Jonathan admitted this much and heavily indicted Jega in his book, My Transition Hours. In Chapter Eight of that book, he wrote: “I had every reason to contest the results, starting from educational qualification for elections and electoral malpractices. These were the facts in my hands…
“Apparently, there were many instances of irregularities. There were series of problems with card readers, resulting from widespread technical hitches leading to non-uniform application throughout the country…”
Today, what Jonathan feared the most has assumed a more vicious dimension. The post-election violence and bloodshed he, by his own calculation, helped Nigeria to escape, has morphed into a Buhari-era pogrom, kidnapping, ethno-religious killings, and general insecurity of a magnitude never before witnessed.
These were the intelligence at the disposal of Jonathan before, during and after the election. He knew the election was not credible. He knew that the use of card reader was strictly enforced by Jega in the South but waived in the North. But he overlooked these flaws because in his opinion, he did not want to plunge the nation into a spasm of violence. Good man!
However, the same Jonathan was comfortable conceding defeat to a man he knew has a predilection to violence and bloodiness. Something akin to pushing the nation out of the frying pan into the fire. Referencing President Muhammadu Buhari in the book, Jonathan wrote: “An eerie comment was made two years before by the then main opposition candidate, threatening that ‘if what happened in 2011 should again happen in 2015, by the grace of God, the dog and the baboon would all be soaked in blood.’”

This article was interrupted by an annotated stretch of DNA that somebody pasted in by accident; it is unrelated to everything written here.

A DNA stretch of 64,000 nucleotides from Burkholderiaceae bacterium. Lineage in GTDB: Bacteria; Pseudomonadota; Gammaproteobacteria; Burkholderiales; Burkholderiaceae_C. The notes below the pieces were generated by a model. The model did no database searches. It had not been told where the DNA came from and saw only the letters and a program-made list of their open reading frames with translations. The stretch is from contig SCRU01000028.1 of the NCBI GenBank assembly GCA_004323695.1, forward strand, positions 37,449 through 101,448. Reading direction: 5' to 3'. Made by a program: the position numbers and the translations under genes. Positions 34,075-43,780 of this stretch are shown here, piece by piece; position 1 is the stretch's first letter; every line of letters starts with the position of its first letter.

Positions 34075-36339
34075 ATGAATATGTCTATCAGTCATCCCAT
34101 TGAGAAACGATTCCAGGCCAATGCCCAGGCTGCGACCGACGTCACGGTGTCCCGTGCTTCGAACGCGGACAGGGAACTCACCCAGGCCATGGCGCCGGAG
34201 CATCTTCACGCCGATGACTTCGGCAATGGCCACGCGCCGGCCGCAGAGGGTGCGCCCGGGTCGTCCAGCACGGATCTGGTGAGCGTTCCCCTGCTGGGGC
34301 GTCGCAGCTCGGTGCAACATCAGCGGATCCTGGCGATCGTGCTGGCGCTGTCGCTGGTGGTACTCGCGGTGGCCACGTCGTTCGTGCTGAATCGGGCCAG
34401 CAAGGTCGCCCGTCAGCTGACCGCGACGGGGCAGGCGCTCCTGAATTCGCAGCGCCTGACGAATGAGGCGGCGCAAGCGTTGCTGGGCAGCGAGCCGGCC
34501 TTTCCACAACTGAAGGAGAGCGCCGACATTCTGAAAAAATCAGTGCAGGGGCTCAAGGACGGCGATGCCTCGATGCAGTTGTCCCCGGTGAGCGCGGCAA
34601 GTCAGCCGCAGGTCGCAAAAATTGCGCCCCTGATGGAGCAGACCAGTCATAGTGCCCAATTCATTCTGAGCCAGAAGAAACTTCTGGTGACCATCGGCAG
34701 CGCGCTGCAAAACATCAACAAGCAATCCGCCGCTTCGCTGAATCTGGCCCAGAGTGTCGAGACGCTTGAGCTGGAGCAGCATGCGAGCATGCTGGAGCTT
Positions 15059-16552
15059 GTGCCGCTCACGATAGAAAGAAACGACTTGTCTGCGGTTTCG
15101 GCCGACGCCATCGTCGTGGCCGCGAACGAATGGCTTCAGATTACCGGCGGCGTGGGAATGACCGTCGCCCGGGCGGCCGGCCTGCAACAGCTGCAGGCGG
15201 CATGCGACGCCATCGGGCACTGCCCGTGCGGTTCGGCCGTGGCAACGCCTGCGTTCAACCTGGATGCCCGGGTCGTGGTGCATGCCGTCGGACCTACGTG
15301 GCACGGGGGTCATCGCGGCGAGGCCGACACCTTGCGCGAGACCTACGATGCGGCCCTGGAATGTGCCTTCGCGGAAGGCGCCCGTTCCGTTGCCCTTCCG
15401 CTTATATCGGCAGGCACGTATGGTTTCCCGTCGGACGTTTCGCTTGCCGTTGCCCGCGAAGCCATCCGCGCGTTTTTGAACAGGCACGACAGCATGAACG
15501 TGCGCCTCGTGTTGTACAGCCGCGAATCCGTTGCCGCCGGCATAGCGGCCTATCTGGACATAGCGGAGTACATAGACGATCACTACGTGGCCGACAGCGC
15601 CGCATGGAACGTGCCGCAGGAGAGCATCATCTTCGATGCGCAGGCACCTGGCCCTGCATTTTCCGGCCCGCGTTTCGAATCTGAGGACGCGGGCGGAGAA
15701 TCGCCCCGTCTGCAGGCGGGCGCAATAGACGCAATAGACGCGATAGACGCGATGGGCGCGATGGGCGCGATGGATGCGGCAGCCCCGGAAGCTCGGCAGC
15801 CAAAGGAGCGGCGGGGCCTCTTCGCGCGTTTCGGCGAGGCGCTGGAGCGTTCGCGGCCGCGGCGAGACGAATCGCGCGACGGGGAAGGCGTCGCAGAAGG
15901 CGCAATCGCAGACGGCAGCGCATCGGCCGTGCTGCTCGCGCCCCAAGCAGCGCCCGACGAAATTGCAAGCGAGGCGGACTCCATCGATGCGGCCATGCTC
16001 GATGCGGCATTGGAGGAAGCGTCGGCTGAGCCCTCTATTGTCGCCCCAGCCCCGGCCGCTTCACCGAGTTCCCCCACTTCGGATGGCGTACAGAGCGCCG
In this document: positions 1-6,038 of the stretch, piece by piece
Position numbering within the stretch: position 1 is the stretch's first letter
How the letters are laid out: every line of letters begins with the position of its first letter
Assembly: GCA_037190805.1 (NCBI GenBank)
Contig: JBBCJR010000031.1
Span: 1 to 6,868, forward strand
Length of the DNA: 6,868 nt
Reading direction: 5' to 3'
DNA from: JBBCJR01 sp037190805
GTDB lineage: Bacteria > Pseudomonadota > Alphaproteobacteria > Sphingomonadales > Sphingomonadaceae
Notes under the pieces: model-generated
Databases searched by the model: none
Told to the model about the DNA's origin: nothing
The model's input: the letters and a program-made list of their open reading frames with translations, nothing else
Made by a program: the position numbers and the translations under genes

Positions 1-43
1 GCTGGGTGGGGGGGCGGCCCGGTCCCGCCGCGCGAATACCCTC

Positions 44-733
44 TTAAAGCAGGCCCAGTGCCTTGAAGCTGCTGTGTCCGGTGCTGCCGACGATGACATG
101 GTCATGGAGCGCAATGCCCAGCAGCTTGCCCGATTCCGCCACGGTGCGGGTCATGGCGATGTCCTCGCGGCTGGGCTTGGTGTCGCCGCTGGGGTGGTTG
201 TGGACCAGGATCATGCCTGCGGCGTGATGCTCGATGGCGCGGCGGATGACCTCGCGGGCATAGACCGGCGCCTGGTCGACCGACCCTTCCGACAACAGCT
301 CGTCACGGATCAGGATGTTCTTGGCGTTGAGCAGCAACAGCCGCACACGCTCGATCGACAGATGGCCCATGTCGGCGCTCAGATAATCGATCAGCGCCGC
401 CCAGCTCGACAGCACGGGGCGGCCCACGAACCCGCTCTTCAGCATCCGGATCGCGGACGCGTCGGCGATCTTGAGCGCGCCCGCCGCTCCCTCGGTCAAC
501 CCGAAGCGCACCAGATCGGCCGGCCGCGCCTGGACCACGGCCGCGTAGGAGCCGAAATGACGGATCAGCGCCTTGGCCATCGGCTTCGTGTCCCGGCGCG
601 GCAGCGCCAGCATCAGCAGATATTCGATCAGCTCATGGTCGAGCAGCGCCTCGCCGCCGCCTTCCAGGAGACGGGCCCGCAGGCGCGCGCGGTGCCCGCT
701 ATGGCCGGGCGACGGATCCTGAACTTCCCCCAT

President Jonathan knew all of this and lots more. He feared there would be bloodletting and violence if he did not allow the monstrous rigging and illegalities that attended the 2015 election to pass. But he ended up shoving Nigerians into the hands of Buhari with all his threats of blood and violence; the same Buhari whom the Boko Haram insurgents once nominated to negotiate on their behalf during the tenure of Jonathan; the same Buhari whose threat of dog and the baboon being soaked in blood is still haunting the psyche of the nation.
Vicariously, by conceding defeat to Buhari in a ruthlessly rigged election, Jonathan did not only bruise the fundamentals of democracy, especially the undeniable creed of free, fair, and credible election, he also contributed to the insecurity that now stalks the nation.
The same Jonathan is currently being prodded to run again for the same office where he promoted mindless corruption and desecrated the altar of democracy by the same gang of people who either tagged him ‘clueless’ or betrayed him. Strangely, he did not rebuke his goaders. Rather, he is encouraging them to continue in their sycophancy. He must love the sound of the syllables of his name.
But let it be known to GEJ. Nigeria does not need your type anymore. Nigeria needs a shrewd and selfless democrat who will not condone corruption as you did and as Buhari is doing. Nigeria needs an active democrat who will enforce the laws of the land no matter who is involved. My advice: GEJ should issue an official statement stating very clearly that he will not run for the Presidency under any party. That way, he will retain whatever is left of his reputation. All through your tenure, crude oil sold for over $100 per barrel and you are yet to account to Nigerians what you did with such humungous windfall.
Ken Ugbechie is the Publisher of Political Economist Magazine.